What to do in Rome
You’ve now been in this romantic city for one night and by now, I’m sure you are in love with Roma. The second day continues with a visit to Vatican City, which is technically considered another country, so check that one off your list!
No, you do not need a passport to visit Vatican City, however you do want to make sure you are wearing pants or a dress that cover your knees and something to cover your shoulders if you plan to enter any of the holy buildings.
Day 2: St. Peter’s Square and Basilica, Sistine Chapel, Vatican Museums
St. Peter’s Square: St. Peter’s Square is located in Vatican City in front of the famous Basilica. St. Peter’s Square has held more than 300,000 people and still hosts large events and services.
The construction of the square was carried out between 1656 and 1667 at the hand of Bernini, with the support of Pope Alexander XII.
In the centre of the square the obelisk and the two fountains, one of Berni ni (1675) and another of Maderno (1614) stand out. The obelisk, which is 25 meters in height, was carried to Rome from Egypt in 1586. Can you imagine? Carrying this giant obelisk!?
Basilica: Opening time is at 7:00 a.m. including Sundays. The square and Basilica were designed by many through years. The dome is the work of Michelangelo, although it was not completed before his death in 1564.
Maderno designed the facade in the early 1600s and Bernini designed the square in the late 1600s to embrace visitors in “the maternal arms of Mother Church”, which is why it is circular.
St. Peter’s Basilica is one of the holiest temples for Christendom and one of the largest churches in the world. Besides, it is where the Pope presides many liturgies all year round.
It is quite surreal to visit knowing the amount of history that has taken place in this exact spot. The muse for many a movies, book and dramas, the air is oddly calming.
The construction of the new basilica began in 1506, when the old basilica had been torn down, and was finished in 1626. It was consecrated on 18 November, 1626.
The basilica was called St Peter’s after one of Jesus’s twelve disciples known as Saint Peter, who became one of the founders of the Catholic Church and was executed in Rome and buried where the Basilica now stands.
Fun facts, St Peter’s Basilica can accommodate 20,000 people. The dome stands 136 m (447ft) tall.
Inside, visitors will view St. Peter’s Baldachin, a large bronze baldachin designed by Bernini, The Pietà, a sculpture by Michelangelo and the statue of St Peter on his throne. St Peter has his right foot worn down due to the touches of the devoted believing it will bring them luck.
One of the most impressive parts of the Basilica is its dome designed by Michelangelo and continued by Giacomo Della Porta. Carlo Maderno finished the dome in 1614. You can even climb to the top of the dome for a mesmerizing view of Vatican City and Rome.
Vatican Museums & Sistine Chapel: The origins of the Vatican museums go back to 1503, the year in which the recently named Pope Julius II donated his private collection.
Since that moment private families and other popes have enlarged the collection of the museums to the point where it has become one of the largest in the world. Exploring the museums could take days, so knowing what you want to see is a must.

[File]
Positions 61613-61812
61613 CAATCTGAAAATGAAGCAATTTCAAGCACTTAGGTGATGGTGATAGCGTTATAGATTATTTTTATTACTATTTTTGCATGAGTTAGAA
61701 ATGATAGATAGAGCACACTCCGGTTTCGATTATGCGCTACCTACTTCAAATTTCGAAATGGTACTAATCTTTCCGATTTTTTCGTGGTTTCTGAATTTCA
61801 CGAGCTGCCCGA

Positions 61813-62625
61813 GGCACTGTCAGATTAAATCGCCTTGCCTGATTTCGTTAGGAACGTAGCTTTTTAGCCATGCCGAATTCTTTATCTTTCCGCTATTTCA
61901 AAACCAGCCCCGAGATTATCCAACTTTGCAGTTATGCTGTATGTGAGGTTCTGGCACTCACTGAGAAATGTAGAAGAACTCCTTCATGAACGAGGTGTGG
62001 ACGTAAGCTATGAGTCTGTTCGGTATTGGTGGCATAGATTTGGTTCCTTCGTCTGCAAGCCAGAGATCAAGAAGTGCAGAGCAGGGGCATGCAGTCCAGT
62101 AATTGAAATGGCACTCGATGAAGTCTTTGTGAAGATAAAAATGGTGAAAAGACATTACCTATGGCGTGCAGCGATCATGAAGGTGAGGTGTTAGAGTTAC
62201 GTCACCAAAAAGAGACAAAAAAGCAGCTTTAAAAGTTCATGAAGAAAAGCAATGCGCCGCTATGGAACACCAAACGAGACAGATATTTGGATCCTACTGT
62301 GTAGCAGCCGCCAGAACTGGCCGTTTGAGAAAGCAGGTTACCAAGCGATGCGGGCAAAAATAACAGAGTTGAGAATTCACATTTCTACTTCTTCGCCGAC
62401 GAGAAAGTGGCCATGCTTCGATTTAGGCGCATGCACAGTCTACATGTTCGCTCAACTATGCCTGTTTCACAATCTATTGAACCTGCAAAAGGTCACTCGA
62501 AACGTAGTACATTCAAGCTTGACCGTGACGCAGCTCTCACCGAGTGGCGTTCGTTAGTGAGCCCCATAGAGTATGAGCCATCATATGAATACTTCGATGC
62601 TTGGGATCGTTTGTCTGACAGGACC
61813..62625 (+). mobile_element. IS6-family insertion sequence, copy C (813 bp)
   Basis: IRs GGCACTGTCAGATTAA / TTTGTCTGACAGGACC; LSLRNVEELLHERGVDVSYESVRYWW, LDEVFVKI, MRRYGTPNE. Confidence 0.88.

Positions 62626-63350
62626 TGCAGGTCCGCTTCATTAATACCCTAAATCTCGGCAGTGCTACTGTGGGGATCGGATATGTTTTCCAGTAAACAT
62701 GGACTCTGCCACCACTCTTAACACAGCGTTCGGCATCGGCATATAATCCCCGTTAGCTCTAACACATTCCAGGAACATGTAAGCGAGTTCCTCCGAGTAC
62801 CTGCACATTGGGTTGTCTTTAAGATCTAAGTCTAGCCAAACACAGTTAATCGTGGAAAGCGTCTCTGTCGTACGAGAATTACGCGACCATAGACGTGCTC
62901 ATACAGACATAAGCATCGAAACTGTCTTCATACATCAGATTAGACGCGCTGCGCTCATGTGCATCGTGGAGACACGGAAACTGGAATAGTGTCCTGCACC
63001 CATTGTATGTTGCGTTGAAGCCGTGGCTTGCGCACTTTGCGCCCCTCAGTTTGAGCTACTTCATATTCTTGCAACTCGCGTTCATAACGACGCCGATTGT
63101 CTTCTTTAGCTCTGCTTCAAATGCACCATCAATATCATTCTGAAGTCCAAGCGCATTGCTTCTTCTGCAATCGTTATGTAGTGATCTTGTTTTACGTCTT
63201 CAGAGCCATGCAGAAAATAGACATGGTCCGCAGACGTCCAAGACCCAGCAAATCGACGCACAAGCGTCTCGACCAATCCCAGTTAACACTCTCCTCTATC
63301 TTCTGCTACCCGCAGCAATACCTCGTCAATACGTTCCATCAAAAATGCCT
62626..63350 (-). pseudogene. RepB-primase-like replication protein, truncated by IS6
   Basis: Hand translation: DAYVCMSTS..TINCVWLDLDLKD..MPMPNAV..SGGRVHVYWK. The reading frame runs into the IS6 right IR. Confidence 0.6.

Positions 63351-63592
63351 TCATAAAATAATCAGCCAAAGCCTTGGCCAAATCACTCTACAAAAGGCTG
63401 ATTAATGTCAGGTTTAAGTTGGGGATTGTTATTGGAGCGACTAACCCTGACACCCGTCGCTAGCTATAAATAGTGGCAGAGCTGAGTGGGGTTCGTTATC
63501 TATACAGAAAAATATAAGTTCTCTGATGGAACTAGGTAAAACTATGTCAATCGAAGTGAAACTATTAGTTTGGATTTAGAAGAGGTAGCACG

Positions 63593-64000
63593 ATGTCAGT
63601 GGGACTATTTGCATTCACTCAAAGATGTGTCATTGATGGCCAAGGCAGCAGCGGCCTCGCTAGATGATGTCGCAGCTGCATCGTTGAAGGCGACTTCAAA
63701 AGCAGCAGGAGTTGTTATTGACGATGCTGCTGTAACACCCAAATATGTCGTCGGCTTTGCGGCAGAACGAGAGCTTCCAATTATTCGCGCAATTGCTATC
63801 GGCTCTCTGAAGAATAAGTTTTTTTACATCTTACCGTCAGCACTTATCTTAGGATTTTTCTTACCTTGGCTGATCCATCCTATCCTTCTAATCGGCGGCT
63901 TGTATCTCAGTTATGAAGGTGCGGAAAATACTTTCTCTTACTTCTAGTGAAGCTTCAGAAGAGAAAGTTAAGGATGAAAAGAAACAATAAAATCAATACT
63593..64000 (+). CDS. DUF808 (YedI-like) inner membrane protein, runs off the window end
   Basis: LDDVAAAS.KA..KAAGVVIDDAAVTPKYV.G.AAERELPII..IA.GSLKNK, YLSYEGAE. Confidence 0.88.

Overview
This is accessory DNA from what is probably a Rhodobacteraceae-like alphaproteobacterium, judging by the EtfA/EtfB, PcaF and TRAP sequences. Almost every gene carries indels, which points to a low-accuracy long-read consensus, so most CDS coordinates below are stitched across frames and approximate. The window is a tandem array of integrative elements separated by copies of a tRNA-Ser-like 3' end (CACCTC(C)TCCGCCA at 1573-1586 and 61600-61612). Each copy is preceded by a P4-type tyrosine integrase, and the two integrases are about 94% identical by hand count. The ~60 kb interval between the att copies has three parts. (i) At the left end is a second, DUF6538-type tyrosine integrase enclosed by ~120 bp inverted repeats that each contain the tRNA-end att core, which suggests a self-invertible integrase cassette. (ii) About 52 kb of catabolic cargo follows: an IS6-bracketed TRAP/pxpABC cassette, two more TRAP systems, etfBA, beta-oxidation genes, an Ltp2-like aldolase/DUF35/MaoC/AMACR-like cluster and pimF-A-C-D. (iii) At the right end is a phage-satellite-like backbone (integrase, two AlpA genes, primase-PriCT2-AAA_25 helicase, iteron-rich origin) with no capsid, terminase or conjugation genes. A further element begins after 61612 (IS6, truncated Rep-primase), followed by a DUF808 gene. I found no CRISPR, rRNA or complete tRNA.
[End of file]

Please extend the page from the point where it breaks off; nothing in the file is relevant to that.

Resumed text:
The Vatican Museums receive 6+ million visitors annually and are the only entrance to the Sistine Chapel. Some of the most popular museums are:
- Pio-Clementino Museum
- Apartment of Pius V
- Gallery of the Chandeliers
- Ethnological Missionary Museum
- Gallery of Maps
- Historical Museum – Carriage Pavilion
- Gallery of Tapestries
- Sobieski Room and the Room of the Immaculate
- Egyptian Museum
While St. Peter’s Basilica is open on Sundays, the Vatican Museums and Sistine Chapel are not.
Sistine Chapel: The Sistine Chapel is one of the greatest treasures of the Vatican City and can only be entered through the Vatican Museums. It is known as much for its ceiling as for being the room in which popes are chosen and crowned.
The construction of the building was carried out between 1473 and 1481 during the mandate of Pope Sixtus IV, to whom it owes its current name.
The Sistine Chapel is known for the frescoes that completely cover the walls and the ceiling. Some of the most important artists who worked in the chapel are Botticelli, Perugino, Luca and Michelangelo.
All of the frescoes of the ceiling of the Sistine Chapel are the work of Michelangelo, who spent four years painting the vault between 1508 and 1512. You’ll enter the room and join the crowds of people all staring… UP. Seeing it in person is surreal. Photos are not allowed, hence no photo here!
Continue your walking tour of Italy on your third and final day exploring the Roman Forum, Palatine Hill and the Colosseum.
- Planning Your Trip To Rome + 9 Tips
- Day 1: Piazza del Popolo, Trevi Fountain, Spanish Steps, Pantheon, Piazza Navona
- Day 3: Colosseum, Roman Forum, Palatine Hill, Arch of Constantine
Make sure to check out more of our travels from Italy– we are sure they will help you plan your best Italian holiday!
- Tips for Driving in Italy
- Things to do in San Gimignano
- Day Trips from Florence
- Things to Do in Florence
- What to do in Capri
- A Stay at La Presura Chianti
- Things To Do In Venice
- Tips for Visiting Pompeii
- Vietri Sul Mare
- Walking Tour of Rome
- Traveling Italy with Kids